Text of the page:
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Cass. Soc. June 1, 2016, 14-19702

Until the decision of June 1, 2016 case law constantly ruled that where an employee is victim of moral harassment, the employer is systematically held liable as a consequence of its general obligation to guarantee the physical and mental safety of its employees. The sole fact that an employee suffers a physical or mental damage is a violation of this obligation (so-called “obligation de sécurité de résultat”). This liability remains even absent any fault by the employer, and even if the employer proves having reacted in due time, i.e. taken measures to stop the harassment, for example by sanctioning the employee who has been harassing his colleague.

In the case that was judged in the decision of June 1, 2016, an employee had claimed been harassed by his manager, who continuously criticized his work, used contemptuous terms when talking to him, moved his office in a smaller and uncomfortable one, etc… After having received the internal claim from the employee, the HR director had organized an internal enquiry, summoned the manager to an interview, and conducted an enquiry in presence of the labour inspector, the occupational physician and representatives of the Hygiene and Safety Committee, and then put in place a mediation procedure. Although no further problem arose, the employee initiated a constructive dismissal process by asking the labour court to judge that the employer had failed his duty of guaranteeing employees’ safety at work.

Although the Supreme Court’s decision ruled that the employer was liable in the case at stake, the Supreme Court clearly sets new rules that reduces the liability of the employer. Namely it states that the employer would not have been liable if two conditions were met : if the employer had taken i) measures to prevent any moral harassment and ii) measures to stop it after having been informed of a harassment situation. In the case judged, the employer had fulfilled the second condition but not the first one, the internal process allowing the victims of harassment to put an alert is not, pursuant to Court’s decision, a sufficient measure to prevent any harassment.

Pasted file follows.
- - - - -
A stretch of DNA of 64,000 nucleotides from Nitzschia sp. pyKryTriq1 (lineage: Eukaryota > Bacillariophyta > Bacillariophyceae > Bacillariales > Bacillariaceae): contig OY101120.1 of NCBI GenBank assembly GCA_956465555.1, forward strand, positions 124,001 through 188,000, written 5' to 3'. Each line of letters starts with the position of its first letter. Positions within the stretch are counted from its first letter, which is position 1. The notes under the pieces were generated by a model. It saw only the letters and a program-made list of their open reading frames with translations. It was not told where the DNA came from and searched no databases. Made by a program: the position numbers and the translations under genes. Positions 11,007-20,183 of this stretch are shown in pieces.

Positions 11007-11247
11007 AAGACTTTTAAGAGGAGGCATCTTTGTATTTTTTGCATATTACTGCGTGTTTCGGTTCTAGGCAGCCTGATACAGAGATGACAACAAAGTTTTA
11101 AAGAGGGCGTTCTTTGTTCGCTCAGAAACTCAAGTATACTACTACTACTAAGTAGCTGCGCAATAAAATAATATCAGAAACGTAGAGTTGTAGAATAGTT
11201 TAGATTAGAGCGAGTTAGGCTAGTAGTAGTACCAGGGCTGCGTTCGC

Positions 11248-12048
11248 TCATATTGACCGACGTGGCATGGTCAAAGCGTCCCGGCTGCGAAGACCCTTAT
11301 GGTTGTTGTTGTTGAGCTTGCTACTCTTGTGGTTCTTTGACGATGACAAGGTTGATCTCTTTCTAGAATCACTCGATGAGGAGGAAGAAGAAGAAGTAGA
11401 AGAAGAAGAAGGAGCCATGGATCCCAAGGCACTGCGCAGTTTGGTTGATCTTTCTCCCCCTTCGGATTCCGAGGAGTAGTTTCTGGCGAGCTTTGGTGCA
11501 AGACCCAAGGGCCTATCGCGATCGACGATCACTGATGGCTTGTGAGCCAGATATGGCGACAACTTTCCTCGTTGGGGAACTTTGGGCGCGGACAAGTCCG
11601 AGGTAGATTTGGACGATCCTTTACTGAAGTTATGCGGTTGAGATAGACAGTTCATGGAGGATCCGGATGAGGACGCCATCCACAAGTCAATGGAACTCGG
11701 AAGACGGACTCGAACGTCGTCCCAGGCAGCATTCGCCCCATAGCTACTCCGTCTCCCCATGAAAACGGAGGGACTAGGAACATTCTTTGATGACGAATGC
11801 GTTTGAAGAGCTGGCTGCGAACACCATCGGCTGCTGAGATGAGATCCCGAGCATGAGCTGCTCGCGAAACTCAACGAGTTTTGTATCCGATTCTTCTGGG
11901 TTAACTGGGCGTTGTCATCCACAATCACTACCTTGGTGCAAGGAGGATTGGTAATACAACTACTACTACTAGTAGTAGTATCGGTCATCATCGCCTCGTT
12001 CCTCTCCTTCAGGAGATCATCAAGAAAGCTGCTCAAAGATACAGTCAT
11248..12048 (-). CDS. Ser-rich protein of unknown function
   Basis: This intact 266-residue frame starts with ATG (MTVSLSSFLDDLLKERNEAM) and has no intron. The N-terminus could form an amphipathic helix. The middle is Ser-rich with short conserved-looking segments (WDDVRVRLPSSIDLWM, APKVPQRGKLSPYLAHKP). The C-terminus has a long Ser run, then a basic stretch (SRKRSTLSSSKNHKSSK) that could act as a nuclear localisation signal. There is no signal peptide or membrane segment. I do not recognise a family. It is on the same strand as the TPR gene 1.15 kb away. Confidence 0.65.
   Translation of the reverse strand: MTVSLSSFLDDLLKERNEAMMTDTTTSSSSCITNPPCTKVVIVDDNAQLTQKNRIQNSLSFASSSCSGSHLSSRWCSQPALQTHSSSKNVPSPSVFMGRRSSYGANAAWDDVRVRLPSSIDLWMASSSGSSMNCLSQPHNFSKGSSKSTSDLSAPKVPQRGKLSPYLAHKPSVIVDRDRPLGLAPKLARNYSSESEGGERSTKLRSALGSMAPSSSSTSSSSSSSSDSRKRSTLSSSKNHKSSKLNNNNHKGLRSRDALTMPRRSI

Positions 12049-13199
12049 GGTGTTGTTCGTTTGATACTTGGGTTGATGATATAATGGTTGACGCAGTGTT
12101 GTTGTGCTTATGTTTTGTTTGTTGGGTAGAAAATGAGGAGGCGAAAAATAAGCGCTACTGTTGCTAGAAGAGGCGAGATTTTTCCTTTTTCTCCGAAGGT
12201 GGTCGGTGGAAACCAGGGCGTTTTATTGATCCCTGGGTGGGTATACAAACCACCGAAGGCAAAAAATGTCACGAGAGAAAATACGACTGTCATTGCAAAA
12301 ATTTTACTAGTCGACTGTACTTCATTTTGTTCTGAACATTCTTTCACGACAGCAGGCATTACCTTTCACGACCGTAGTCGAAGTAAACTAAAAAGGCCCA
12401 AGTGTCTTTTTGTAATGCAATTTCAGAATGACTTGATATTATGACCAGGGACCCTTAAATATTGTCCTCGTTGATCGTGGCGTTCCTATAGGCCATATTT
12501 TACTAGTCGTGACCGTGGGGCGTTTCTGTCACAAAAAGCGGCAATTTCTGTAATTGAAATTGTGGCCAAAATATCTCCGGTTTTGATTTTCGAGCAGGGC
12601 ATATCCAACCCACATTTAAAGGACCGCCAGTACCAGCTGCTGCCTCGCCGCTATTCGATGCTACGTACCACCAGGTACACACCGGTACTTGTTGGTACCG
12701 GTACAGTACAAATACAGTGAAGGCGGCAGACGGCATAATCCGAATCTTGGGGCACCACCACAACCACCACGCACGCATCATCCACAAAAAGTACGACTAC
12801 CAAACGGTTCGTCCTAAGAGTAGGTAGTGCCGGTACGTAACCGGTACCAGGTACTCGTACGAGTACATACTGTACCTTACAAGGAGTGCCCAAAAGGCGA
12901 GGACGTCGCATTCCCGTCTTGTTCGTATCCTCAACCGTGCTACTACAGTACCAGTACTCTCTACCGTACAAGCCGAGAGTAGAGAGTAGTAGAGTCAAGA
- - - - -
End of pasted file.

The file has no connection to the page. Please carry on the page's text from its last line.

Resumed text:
The general obligation of the employer to guarantee physical and mental safety of its employee had already been interpreted in the same way in a recent decision of the Supreme Court concerning an Air France pilot (Cass. Soc. November 25, 2015, 14-24444).

This pilot was in New York on September 11, 2011. Several years later he suffered from an anxio-depressive disorder. He then reproached Air France with not having proposed him individual psychological support after the attacks and sued this company in payment of damages for violation of its obligation to guarantee its employees’ safety. The Supreme Court approved the court of appeal which had dismissed his claim and considered that the employer had taken measures to guarantee the (mental) safety of its crew members. Hence the Court recognized that there was no violation of the obligation to guarantee’s employees’ safety if the employer could prove having taken the necessary measures.

Now both with respect to the general obligation of guaranteeing employee’s physical and mental safety, and with respect to harassment issues, the employer is no longer systematically liable if an employee suffers a damage. In order to escape its liability, the employer has to prove having taken the necessary measures to prevent a damage or a harassment, and in harassment cases he has to prove having taken the appropriate measures to stop the harassment. Regarding the preventive measures it must be noted that in the case of the harassment an alert procedure is not sufficient, pursuant to the Supreme Court decision of June 1, 2016. The Court suggests that the employer should organize information and trainings in order to prevent acts of harassment.


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